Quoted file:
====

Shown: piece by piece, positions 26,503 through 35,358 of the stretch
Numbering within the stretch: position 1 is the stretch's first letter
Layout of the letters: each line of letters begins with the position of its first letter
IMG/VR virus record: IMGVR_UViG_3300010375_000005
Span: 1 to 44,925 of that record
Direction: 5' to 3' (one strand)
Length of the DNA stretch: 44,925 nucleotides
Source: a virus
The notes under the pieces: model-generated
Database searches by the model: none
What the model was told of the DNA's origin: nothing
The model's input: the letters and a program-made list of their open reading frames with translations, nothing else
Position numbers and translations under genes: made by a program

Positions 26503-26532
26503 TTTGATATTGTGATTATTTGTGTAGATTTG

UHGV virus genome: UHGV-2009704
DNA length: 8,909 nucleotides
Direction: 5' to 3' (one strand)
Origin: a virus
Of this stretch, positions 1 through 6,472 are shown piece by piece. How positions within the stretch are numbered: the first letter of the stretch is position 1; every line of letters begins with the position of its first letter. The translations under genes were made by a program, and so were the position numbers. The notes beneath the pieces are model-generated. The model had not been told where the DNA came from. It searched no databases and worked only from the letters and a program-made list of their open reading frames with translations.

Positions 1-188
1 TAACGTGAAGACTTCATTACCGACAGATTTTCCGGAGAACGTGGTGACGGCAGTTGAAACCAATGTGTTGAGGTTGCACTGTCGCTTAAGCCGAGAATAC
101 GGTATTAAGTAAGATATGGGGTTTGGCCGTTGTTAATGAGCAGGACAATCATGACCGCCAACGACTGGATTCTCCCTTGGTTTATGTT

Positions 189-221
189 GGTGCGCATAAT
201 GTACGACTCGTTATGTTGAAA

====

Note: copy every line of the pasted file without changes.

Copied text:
Shown: piece by piece, positions 26,503 through 35,358 of the stretch
Numbering within the stretch: position 1 is the stretch's first letter
Layout of the letters: each line of letters begins with the position of its first letter
IMG/VR virus record: IMGVR_UViG_3300010375_000005
Span: 1 to 44,925 of that record
Direction: 5' to 3' (one strand)
Length of the DNA stretch: 44,925 nucleotides
Source: a virus
The notes under the pieces: model-generated
Database searches by the model: none
What the model was told of the DNA's origin: nothing
The model's input: the letters and a program-made list of their open reading frames with translations, nothing else
Position numbers and translations under genes: made by a program

Positions 26503-26532
26503 TTTGATATTGTGATTATTTGTGTAGATTTG

UHGV virus genome: UHGV-2009704
DNA length: 8,909 nucleotides
Direction: 5' to 3' (one strand)
Origin: a virus
Of this stretch, positions 1 through 6,472 are shown piece by piece. How positions within the stretch are numbered: the first letter of the stretch is position 1; every line of letters begins with the position of its first letter. The translations under genes were made by a program, and so were the position numbers. The notes beneath the pieces are model-generated. The model had not been told where the DNA came from. It searched no databases and worked only from the letters and a program-made list of their open reading frames with translations.

Positions 1-188
1 TAACGTGAAGACTTCATTACCGACAGATTTTCCGGAGAACGTGGTGACGGCAGTTGAAACCAATGTGTTGAGGTTGCACTGTCGCTTAAGCCGAGAATAC
101 GGTATTAAGTAAGATATGGGGTTTGGCCGTTGTTAATGAGCAGGACAATCATGACCGCCAACGACTGGATTCTCCCTTGGTTTATGTT

Positions 189-221
189 GGTGCGCATAAT
201 GTACGACTCGTTATGTTGAAA